A Queens Civil Judge has dismissed a lawsuit by developers to evict a major shul of Bukharian Jews in the Queens Blvd/Rego Park area. The landlords, developers who are planning to demolish the beautiful synagogue when its lease ends in 2017 in favor of a large development, were seeking to evict the synagogue immediately through trumped up legal charges of non-payment of rent, a charge Ohr... » Read More
The Ohr Natan Synagogue and Community Center, which serves more than 1,000 Bukharian Jews in Rego Park, said they face imminent eviction as a result of legal maneuvers by developers who are seeking to tear the building down. Founded in 1986, Ohr Natan invested more than $2.1 to renovate the old Trylon Theater on Queens Boulevard, as well as $1.2 million in rent as one of the major... » Read More
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History of Bukharian Jews
The Bukharian people are members of the Jewish ethnicity and originate from the region of Central Asia once known as the Emirate of Bukhara. After the breakup of the Soviet Union, the majority of the Bukharian people have immigrated to the United States, Israel, parts of Europe, or Australia.
The first written account of the Jews of Central Asia was recorded in the Talmud by Rabbi Shmuel bar Bisna at the beginning of the 4th century CE. These Central Asian Jews had descended from Spanish, Persian, and Arab Jewish communities. Like other Jewish communities, they experienced periods of prosperity as well as periods of oppression. After coming into the Persian Empire after the Babylonian exile, the Bukharian Jews prospered. However, they began experiencing persecution around the 5th century with Jewish academies being closed and many Jews being killed or expelled. The Arab Muslim conquest of the region in the 8th century resulted in Jews and Christians alike being subjected to persecution.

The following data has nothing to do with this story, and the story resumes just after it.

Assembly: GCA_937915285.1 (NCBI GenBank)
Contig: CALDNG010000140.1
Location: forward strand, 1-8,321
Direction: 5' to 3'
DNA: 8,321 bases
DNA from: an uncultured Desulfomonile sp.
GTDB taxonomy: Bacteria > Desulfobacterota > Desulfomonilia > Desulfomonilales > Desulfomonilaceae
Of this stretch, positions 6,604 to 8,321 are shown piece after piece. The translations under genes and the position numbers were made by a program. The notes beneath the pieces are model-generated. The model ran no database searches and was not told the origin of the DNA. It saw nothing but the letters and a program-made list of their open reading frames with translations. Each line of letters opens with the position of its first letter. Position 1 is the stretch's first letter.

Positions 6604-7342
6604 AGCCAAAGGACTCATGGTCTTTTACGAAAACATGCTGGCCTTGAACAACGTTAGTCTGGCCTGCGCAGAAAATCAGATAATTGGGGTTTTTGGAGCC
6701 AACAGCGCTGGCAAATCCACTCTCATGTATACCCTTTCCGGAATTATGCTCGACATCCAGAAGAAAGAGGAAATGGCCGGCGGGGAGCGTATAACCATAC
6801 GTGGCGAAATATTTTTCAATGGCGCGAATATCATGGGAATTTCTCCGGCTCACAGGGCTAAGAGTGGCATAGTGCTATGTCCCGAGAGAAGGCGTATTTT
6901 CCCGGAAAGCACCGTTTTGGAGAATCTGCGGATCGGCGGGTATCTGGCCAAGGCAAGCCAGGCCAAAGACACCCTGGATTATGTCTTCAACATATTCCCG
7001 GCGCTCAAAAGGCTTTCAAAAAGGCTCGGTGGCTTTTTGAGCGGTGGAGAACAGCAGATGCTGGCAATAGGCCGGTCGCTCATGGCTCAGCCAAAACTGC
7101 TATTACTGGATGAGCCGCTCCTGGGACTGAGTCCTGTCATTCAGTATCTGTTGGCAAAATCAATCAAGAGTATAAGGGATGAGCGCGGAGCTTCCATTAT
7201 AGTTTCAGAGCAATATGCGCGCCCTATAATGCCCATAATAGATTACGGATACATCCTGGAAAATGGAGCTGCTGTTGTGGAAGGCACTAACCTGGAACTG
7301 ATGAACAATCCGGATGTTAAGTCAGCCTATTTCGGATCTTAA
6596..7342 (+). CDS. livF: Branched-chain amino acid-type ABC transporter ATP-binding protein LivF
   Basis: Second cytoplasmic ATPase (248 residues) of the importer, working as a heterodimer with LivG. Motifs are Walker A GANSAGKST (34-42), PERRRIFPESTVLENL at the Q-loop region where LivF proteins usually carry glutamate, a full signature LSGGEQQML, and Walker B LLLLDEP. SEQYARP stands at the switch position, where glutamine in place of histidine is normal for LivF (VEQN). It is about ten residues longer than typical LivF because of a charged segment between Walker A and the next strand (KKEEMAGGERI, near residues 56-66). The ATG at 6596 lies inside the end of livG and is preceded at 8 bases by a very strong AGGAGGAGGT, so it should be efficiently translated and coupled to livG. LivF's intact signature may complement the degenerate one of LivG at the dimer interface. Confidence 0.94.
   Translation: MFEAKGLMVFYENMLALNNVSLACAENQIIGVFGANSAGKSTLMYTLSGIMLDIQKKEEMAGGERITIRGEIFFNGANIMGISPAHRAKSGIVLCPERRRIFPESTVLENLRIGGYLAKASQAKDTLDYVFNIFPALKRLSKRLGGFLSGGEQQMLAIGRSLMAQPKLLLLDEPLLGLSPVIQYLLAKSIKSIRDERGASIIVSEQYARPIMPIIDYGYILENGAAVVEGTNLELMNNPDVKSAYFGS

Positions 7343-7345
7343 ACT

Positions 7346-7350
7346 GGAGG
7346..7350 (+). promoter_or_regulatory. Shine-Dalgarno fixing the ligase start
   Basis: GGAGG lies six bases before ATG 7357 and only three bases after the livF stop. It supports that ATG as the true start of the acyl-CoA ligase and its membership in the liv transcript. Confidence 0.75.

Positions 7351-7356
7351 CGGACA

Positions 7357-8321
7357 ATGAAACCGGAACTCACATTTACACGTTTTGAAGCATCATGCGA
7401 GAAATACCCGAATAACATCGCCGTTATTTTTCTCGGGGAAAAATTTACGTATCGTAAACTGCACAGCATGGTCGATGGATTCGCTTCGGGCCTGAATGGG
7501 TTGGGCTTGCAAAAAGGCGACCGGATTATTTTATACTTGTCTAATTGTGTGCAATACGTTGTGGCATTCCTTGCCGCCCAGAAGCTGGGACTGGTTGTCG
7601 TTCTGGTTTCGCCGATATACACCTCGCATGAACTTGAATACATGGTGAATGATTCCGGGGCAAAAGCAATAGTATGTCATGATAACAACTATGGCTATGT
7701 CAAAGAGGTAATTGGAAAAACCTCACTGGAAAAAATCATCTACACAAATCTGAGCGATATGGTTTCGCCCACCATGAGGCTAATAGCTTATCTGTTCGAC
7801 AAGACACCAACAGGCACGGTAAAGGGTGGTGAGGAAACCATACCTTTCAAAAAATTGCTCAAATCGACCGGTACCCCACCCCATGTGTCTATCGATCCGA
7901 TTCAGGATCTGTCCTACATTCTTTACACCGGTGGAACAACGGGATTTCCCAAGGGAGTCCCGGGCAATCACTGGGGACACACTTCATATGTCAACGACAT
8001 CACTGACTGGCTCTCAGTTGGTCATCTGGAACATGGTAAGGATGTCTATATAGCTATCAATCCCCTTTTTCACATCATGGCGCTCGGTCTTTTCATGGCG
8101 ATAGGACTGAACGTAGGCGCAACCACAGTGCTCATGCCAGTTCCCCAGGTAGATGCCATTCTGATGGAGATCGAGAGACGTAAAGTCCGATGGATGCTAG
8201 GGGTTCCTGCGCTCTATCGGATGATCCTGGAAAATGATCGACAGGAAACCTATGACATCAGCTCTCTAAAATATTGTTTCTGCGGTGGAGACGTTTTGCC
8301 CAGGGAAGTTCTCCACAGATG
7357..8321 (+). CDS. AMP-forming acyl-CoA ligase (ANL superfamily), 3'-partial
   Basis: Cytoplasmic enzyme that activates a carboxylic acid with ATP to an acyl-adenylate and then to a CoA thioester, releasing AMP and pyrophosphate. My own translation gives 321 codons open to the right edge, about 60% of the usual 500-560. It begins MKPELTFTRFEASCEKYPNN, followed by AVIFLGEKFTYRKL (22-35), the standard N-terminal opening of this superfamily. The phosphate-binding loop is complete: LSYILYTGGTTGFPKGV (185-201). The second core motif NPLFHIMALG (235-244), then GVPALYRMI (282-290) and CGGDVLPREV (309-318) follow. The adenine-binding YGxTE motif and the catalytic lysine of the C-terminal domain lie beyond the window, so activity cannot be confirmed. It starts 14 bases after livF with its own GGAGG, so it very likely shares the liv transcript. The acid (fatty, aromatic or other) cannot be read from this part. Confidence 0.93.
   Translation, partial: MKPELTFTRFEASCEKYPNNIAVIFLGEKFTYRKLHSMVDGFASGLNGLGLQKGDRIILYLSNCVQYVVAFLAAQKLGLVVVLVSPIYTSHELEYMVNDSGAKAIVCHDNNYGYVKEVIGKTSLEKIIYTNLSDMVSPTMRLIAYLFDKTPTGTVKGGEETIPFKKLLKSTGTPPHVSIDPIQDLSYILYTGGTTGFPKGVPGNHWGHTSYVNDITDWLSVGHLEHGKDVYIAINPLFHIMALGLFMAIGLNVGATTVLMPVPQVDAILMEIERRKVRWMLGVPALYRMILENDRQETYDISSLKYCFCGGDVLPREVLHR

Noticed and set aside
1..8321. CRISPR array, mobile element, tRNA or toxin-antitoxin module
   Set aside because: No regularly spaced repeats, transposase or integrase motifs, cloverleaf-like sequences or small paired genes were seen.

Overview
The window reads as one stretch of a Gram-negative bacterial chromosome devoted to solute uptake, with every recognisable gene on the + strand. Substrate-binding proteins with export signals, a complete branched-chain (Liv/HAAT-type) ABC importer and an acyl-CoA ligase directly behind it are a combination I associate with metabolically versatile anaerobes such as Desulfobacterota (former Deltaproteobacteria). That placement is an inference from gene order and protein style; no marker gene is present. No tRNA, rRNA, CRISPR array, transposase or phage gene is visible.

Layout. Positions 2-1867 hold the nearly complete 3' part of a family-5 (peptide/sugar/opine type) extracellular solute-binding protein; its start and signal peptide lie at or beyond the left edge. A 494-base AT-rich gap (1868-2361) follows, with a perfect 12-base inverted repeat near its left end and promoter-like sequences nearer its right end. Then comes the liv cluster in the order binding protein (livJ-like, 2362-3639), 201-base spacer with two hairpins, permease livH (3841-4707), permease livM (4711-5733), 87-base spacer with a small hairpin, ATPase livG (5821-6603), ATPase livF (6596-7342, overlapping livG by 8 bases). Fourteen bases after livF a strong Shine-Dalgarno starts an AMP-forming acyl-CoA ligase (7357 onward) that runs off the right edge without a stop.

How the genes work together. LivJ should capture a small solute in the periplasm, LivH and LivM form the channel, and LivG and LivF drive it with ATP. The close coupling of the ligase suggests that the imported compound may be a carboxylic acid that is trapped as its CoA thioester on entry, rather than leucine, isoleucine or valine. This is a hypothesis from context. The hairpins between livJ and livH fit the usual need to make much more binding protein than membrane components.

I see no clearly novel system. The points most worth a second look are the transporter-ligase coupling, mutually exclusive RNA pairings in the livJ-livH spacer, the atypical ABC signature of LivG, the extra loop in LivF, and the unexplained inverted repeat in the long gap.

Beset by several invasions over the next few centuries such as the Mongol invasion in the 13th century and the invasion of nomadic Uzbek Muslims in the 16th century, the persecution of the Bukharian Jews continued. Around the year 1620, the first Jewish synagogue in Bukhara city was constructed. Before this, the Jews had shared a mosque with Muslims called the Magoki Attoron. It is uncertain whether these Jews and Muslims worshipped together or separately, as sources give accounts of both. In the 18th century, Bukharian Jews once again came under persecution by ruling Muslims. The Bukharian Jewish population decreased to the point of extinction, and many of their Jewish traditions and customs were lost.
In the 18th century, waves of Jewish migration into the region caused resurgence in Jewish customs and traditions, reviving the almost extinct Bukharian community. During the mid 19th century, a large amount of Bukharian Jews immigrated to Israel. In the Bukhara region, Jews remained free from persecution until 1916 and 1917, when Soviet control of the region was cemented and persecution was resumed. This caused another wave of migration that lasted up until the 1980s and 1990s. Today, only about 1,000 Jews remain in what is now Uzbekistan, with the majority having emigrated to the U.S., Israel, Canada, and other more tolerant regions. Although having a long history of migration and persecution, Bukharian Jews still retain much of their identity, history and culture.